Girls Next Door alum Holly Madison says she's "made excuses" for her own behavior since childhood, but gained a better understanding of herself when she was diagnosed earlier this year.
Holly Madison always knew that she was introverted and didn't always connect with people, but now she has a much better understanding of what's going on with herself. The Girls Next Door alum shared that she was diagnosed with autism earlier this year.
The 43 year old opened up on the Talking to Death podcast about her diagnosis and how it's helped reframe her understanding of herself. While she said she's been "suspicious of it for a while," the reality star said her mother's suspicions go all the way back to childhood.
According to her mother, a young Holly would "zone out a lot," while she admitted that she'd always struggled socially, "not recognizing social cues, not picking up on things the same way other people did."
One thing she didn't struggle with, though, was making excuses for her behaviors. She first blamed growing up in Alaska, then the "big social change" of moving to Oregon. She just decided she must be a more introverted person.
Now, though, she can understand why she processes and interacts the way she does after being diagnosed with "high executive functioning autism." Madison was quick to note, "It's not as extreme as for other people. So I'm not a spokesperson for everybody."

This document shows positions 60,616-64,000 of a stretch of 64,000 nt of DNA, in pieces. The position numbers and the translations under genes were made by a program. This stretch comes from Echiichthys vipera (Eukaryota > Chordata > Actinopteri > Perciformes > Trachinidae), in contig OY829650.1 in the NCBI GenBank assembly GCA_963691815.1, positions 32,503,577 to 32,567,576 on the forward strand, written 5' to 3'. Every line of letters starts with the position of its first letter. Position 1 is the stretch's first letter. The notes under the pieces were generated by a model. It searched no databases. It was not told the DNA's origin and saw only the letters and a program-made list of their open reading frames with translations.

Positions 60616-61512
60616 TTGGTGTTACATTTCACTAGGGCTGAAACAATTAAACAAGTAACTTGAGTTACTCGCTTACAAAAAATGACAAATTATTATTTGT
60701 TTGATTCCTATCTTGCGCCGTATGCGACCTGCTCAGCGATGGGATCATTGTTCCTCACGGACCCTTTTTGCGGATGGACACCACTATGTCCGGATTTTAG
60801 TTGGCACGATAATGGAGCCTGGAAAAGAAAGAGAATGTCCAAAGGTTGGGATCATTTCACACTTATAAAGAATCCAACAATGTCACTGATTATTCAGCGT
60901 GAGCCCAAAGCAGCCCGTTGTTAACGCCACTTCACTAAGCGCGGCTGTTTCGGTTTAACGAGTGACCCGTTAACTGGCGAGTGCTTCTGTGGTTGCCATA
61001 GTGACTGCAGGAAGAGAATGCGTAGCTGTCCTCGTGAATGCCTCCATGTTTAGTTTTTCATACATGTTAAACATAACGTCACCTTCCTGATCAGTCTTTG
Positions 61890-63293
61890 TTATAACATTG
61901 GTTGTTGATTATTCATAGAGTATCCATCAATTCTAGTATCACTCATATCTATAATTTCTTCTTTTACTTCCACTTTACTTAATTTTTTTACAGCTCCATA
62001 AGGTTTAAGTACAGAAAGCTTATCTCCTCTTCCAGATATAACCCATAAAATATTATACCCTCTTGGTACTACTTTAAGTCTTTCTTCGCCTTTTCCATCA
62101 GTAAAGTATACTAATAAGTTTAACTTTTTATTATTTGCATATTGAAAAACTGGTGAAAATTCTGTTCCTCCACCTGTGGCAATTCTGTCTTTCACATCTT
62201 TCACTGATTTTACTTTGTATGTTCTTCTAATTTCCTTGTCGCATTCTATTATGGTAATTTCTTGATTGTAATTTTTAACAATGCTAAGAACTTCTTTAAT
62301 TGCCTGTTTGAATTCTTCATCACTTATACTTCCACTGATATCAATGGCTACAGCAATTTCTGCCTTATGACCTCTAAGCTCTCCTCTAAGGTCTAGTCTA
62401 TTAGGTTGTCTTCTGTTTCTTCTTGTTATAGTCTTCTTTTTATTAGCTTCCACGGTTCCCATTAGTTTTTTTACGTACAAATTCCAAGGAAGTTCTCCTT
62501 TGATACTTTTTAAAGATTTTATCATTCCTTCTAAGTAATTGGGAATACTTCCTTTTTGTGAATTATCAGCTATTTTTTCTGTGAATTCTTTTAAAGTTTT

"They call it a spectrum for a reason," she added.
On the Call Her Daddy podcast back in 2021, Madison had floated the idea that she was "not neurotypical," thinking perhaps she had Asperger's syndrome, a term no longer used and considered part of the larger autism spectrum disorder.
With her level of autism, she said she "can pretty much go about my life and do things, quote-unquote, normally."
Even so, she noted that there are ways she inadvertently stands out in social settings. "I think because I'm more quiet, I've only recently learned to make eye contact," she shared. "I'm often in my own thoughts, things like that, so people take that as offensive. They're like, 'Damn, you're not super interested in me, f--k you!'"
She said she doesn't "have a gauge for when other people are done speaking, so I tend to interrupt a lot, which pisses people off." She thinks she's been perhaps rubbing people the wrong way over the years with how she's interacted with them.
"They think I'm, like, stuck up or snobby or think I'm better than everybody else," she said.
"Like, I'm just not on the same social wavelength as other people but don't take it personally," explained the former Playboy Playmate. "So I like being able to explain that."
One place she was able to thrive successfully socially was when she worked at a Hooters restaurant, but Madison has worked out why that was so much easier for her. There was structure and rules.
"They kind of had a persona you were supposed to adopt," she realized. "There's so many rules on how you're supposed to interact as a Hooters girl that I felt like I was able to navigate social situations because I had those rules."
One takeaway from her diagnosis and reflecting on what that's meant for her all these years, Madison said that she would ask that people maybe have a little consideration for what others might be living with.
She asked that maybe consider "that everybody operates differently and [when] interacting with anybody, just have a little bit of patience because you don't know what they're dealing with or what their level of social function is."
As for herself, Madison is happy that she's learned this about herself as it's helped her to be more patient with herself, and explain to others what's happening. "I can apologize to people if I interrupt or talk over them and tell them why," she said.